In Ireland, 1985 is back again. We are deep in recession with the unemployment rate rising sharply and our government about to beggar us with their ridiculous National Asset Management Agency. ‘Spin me round’ is on the radio. The oddest clothing is back in fashion, thankfully not leg warmers though.
Of course, no trip back to the 80s would be complete without reports of a miracle in Ireland. The religious cravings are back in full flavour. Few may remember or have heard of those summer evenings of mass gatherings in Ballinspittle, in county Cork and Mount Mellory in county Waterford, where the faithful experienced a transformation. Statues of the Virgin Mary were moving and appearing and disappearing apparently at will. Many believed that the Virgin was sending a message of hope to her most faithful.
The Virgin chose an interesting time to shore up Catholicism. Ireland was finally loosening the stranglehold of the Catholic Church from around its neck. Attendance at mass was dropping and unmarried mothers were no longer imprisoned as slave labourers to the holy nuns. Politics continued without direct consultation with the Church.
Whether it was mass hallucination, a practical joke, an orchestrated hoax or a true apparition, no one can tell, but now in these recessionary times, the Virgin has appeared again, in a somewhat unorthodox place.
The Virgin has appeared in the stump of a tree, but not just any stump. The tree stood on the grounds of Holy Mary Parish Church at Rathkeale in county Limerick. It was a chainsaw that revealed the outline of the Virgin.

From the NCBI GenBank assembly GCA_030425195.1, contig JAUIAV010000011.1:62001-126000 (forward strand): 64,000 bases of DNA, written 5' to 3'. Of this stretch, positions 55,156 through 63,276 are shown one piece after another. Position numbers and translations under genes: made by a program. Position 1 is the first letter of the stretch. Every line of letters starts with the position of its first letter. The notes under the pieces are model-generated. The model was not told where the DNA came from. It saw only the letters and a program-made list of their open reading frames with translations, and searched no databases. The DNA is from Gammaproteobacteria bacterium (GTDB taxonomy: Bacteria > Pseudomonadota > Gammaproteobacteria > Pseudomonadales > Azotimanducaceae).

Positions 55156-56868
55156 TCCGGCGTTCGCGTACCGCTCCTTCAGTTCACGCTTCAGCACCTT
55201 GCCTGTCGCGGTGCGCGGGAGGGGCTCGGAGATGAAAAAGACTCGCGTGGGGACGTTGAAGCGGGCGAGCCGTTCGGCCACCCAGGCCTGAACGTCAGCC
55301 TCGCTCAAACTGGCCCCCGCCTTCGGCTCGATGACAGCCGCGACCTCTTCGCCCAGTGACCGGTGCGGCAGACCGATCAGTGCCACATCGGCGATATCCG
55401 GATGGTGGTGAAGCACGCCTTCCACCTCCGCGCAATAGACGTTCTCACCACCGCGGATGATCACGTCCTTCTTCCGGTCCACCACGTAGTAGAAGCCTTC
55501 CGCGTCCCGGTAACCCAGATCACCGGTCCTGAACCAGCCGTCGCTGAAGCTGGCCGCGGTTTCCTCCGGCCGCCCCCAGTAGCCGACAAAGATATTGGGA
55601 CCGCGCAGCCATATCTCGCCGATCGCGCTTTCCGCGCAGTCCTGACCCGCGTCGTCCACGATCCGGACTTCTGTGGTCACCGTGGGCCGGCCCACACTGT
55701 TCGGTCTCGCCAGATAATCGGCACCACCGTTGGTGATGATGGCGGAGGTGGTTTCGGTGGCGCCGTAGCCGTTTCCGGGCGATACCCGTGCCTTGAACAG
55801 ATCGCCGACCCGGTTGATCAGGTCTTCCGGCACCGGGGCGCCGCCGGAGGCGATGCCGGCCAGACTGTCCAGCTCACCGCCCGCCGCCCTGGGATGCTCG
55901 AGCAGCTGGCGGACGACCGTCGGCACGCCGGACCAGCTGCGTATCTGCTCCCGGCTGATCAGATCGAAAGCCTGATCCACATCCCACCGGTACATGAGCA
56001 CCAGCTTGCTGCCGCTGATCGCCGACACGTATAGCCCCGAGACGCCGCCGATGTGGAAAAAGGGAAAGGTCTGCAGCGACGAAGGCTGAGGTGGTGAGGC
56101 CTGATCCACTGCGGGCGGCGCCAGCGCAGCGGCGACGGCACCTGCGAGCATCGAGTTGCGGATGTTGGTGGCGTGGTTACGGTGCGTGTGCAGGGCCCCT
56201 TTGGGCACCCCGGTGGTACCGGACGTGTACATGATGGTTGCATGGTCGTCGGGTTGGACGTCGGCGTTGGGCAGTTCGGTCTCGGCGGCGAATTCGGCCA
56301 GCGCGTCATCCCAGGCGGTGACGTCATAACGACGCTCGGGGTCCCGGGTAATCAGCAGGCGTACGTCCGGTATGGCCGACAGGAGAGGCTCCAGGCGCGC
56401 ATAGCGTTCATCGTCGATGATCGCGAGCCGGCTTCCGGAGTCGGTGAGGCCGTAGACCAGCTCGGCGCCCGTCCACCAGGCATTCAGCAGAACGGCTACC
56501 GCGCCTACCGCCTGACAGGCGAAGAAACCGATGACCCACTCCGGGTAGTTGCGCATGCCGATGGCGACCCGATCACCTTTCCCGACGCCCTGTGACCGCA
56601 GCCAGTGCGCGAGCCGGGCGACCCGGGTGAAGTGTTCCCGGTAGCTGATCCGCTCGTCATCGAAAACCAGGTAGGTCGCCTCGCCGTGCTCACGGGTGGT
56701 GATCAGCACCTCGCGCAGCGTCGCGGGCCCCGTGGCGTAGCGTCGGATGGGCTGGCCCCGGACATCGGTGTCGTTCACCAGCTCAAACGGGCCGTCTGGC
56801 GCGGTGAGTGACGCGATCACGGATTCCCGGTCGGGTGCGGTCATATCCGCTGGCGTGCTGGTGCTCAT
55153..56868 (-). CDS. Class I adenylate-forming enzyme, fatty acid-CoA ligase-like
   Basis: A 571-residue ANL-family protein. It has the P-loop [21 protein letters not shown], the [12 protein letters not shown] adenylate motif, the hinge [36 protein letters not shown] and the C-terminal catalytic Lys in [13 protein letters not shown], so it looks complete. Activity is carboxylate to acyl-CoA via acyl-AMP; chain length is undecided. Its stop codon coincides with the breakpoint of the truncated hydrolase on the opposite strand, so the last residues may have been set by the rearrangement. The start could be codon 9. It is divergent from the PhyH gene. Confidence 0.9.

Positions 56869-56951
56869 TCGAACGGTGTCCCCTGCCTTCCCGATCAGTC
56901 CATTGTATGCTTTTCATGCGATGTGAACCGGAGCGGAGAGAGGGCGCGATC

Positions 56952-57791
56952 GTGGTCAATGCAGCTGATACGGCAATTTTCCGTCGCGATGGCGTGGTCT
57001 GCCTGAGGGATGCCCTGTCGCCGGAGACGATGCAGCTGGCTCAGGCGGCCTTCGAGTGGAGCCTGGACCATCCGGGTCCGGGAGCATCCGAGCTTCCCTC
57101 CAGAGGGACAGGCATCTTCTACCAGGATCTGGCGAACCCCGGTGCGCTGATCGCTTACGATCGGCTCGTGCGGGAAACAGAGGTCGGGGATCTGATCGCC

Questions might arise as to how this is different from Jesus appearing in that sandwich and that tortilla chip that were auctioned on eBay. Yet this is clearly a different affair because the stump was located in the grounds of a church, there are prior claims of apparitions in recent memory, and the denizens of Rathkeale believe fervently in the truth of the miracle.
Whether it is an apparition, a hoax or an alternative path to worship, the people of Rathkeale are determined to keep the holy stump. Nearly 2000 people have signed a petition to prevent the stump being removed. A local shopkeeper claims it is uniting people of different faiths and walks of life.
“It’s doing no harm and it’s bringing people together from young and old to black and white, Protestant and Catholic, to say a few prayers, so what’s wrong with that? There’s enough violence and intolerance going on in the world.” [source]
Naturally, the Catholic Church has a more conservative view. Representatives of the Limerick diocese spoke of scepticism and superstition, but this is not at all surprising. The Church is suffering a crisis never before felt in Ireland. Their power is receding. The revelations of institutional child abuse are fresh in the minds of the people, with another report due soon. Their numbers are dwindling. It may be that the Church begrudges every penny spent on the stump as a penny from their pockets.
Few representatives of the Church speak out but Father Willie Russell suffers no such reluctance.
“People should not worship a tree — “there’s nothing there . . . it’s just a tree . . . you can’t worship a tree”.
Unfortunately Father Willie Russell needs to read his Bible again. There is a valid argument to be made in favour of nature worshipping. If one believes that God is creator of all and is omnipresent, then worshipping a tree is worshipping God just as much as believing in transubstantiation or indeed consubstantiation.
In spite of the attitude of the Church, people continue to travel from all over Ireland to pray at the stump. The local people have raised money for a permanent casing to house the stump.
Last week the stump was spray painted blue and silver in an act of vandalism. Blue and silver are not the colours of any county in Ireland nor hold any particular significance to my knowledge. I must conclude that the attack was senseless violence.
The newspapers are full of cuts, woe, strikes and hard times ahead. People are suffering greatly. However, it is refreshing to have a different kind of story, a story about faith, belief and spirituality. It is a joyful story whether that joy is spiritual or the joy of the brief upturning of lips upon hearing of such blatant superstition. Whether one believes is almost beside the point.